I flew to Havana from John F. Kennedy International Airport with one other journalist. We linked up with journos from other flights, met our driver, and were off. My immediate impression of Cuba outside of Havana was one of sharp contrasts that continued as we rolled into Havana proper (La Habana to the natives). In the countryside, modest shacks and non descript buildings peppered a lush tropical landscape. Within the city, rundown buildings abutted Old World architecture. Brightly repainted pastel buildings rubbed up against grayer, worn down edifices. Sparkling and impressively maintained classic American cars from the 1950s shared the road with less impressive Russian imports from the 1960s through 1990s as well as slightly newer cars from Asia and Europe. Numerous billboards and building imagery paid homage to revolutionaries Fidel Castro and Che Guevara.
Universal put us up in the first five-star hotel in Cuba, the Hotel Kempinski La Gran Havana, which officially opened three days earlier. While part of a European chain, this particular Kempinski is state run. The accommodations were fantastic, the only snag being that room service could take a long time. There’s this concept called Cuban Time: things happen when they happen. It’s a tough concept for coastal urbanites from the States to grasp. But this was a different coast we were dealing with here.
It was hard not to feel guilty about staying in such swanky digs considering that when I looked out my window, I immediately spied a deteriorating stone building with a staircase on the roof that went up to a wall without a door. Or the fact that we could order $5 mojitos and Cuba Libres at the elegant rooftop bar knowing that the general populace survives on $20 to $30 per month, often buying fresh meat and eggs on the black market.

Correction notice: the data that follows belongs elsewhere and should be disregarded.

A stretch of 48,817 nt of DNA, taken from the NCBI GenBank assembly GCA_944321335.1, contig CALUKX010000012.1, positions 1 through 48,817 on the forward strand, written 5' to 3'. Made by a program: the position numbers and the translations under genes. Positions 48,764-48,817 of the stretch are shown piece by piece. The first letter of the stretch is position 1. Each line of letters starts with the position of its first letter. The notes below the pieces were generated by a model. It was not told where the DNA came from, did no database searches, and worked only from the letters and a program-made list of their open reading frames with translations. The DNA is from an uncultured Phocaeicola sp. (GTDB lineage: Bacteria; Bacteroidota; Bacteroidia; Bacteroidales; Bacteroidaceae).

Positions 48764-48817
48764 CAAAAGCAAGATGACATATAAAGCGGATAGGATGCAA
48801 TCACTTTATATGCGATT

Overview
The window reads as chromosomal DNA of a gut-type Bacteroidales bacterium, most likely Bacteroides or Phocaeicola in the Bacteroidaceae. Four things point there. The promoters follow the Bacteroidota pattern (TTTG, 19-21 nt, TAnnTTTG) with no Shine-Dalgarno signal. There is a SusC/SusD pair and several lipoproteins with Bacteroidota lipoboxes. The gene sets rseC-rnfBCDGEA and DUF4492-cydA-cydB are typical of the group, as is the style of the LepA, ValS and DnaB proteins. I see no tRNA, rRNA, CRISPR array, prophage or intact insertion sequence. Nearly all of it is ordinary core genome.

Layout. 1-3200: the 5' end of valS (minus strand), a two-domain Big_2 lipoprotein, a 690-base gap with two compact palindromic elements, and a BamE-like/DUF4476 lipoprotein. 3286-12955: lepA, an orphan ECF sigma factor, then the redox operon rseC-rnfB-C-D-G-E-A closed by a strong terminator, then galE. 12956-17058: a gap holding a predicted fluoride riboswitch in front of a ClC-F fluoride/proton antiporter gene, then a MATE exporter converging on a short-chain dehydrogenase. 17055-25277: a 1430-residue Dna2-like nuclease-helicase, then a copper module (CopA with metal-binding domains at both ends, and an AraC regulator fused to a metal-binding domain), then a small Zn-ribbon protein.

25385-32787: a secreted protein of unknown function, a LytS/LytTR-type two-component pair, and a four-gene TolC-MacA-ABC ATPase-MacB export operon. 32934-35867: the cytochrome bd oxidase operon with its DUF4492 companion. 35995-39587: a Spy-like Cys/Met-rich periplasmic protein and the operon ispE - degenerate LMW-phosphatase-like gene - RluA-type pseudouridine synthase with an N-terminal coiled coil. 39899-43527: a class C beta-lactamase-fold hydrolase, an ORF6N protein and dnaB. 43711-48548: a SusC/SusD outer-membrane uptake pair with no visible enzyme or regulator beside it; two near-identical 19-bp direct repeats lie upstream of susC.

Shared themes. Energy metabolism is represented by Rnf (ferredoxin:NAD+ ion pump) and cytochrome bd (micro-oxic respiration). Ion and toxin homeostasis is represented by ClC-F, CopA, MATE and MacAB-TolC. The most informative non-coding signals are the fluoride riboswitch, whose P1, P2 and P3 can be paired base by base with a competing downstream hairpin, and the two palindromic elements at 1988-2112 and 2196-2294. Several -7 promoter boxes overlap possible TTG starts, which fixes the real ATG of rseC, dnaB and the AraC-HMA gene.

People say that Cubans do not seem miserable but content and even happy, dealing with their economic plight (low wages, food rations) with a hearty spirit. Perhaps. A lot of likely unemployed people spend time on their balconies or sit outside their buildings looking bored. The livelier ones are the musicians and artists who charm tourists, but I found store vendors and taxi drivers to be friendly and ingratiating. There is a sense of pride that flows through many of Havana’s citizens, and a sizable number of people are bilingual as well. They seemed pleased to see us, and many of my fellow travelers engaged in pleasant conversations with them.
Cubans do not seem miserable but content and even happy, dealing with their economic plight with hearty spirits.
Since President Barack Obama reopened diplomatic channels with Cuba two years ago, American tourists have been able to visit again, including numerous Cuban Americans. Universal reps and F8 director F. Gary Gray toiled for months to coordinate shooting Fate of the Furious there, but they did it. Perhaps it’s because, crazy racing aside, Fate isn’t entirely off-base. The films displays some great cars, including a yellow 1952 Pontiac in which I was given a rolling tour of Havana. Many of the women were absolutely gorgeous. And it is always warm, although the humidity killed me on the last day.
It seems like no surprise that Fate would be the first studio picture shot in Cuba in 60 years. On top of being a massive global franchise (which Cubans watch through widely distributed bootlegs), it features a multi-ethnic cast that represents American diversity. It also echoes Cuban homogeneity—the people of Spanish, African, and Chinese descent that make up a majority of the island’s population.
Our itinerary involved visiting locations for F8’s Havana drag race, doing a walking tour of La Habana Vieja and enjoying Cuban food and drink every day. We dined at numerous paladares, independently run restaurants free from state control. They initially opened in the 1990s as small, family-run businesses in people’s living rooms with limitations on cuisine and occupancy, but over the last few years, restrictions have eased to allow them to operate in larger, non-domestic spaces and with professional chefs. The most impressive ones we dined at were Al Carbon, L'Atelier, with much of the dining located atop a terrace, and La Guarida, the hottest spot in Havana where Madonna, Jon Bon Jovi and Steven Spielberg have dined. La Guardia’s fourth story rooftop bar and fifth story terrace (with a panoramic view of the city) are wonderful. You can get a great meal for between $75 and $100. And the excellent service we found at many restaurants rebuffed the Cuban Time notion. Nightlife in Havana is carefree and fun, and like in the days of old, a good lure for tourists. As we were there Monday through Thursday nights, things progressed from milder to wilder over the course of four days.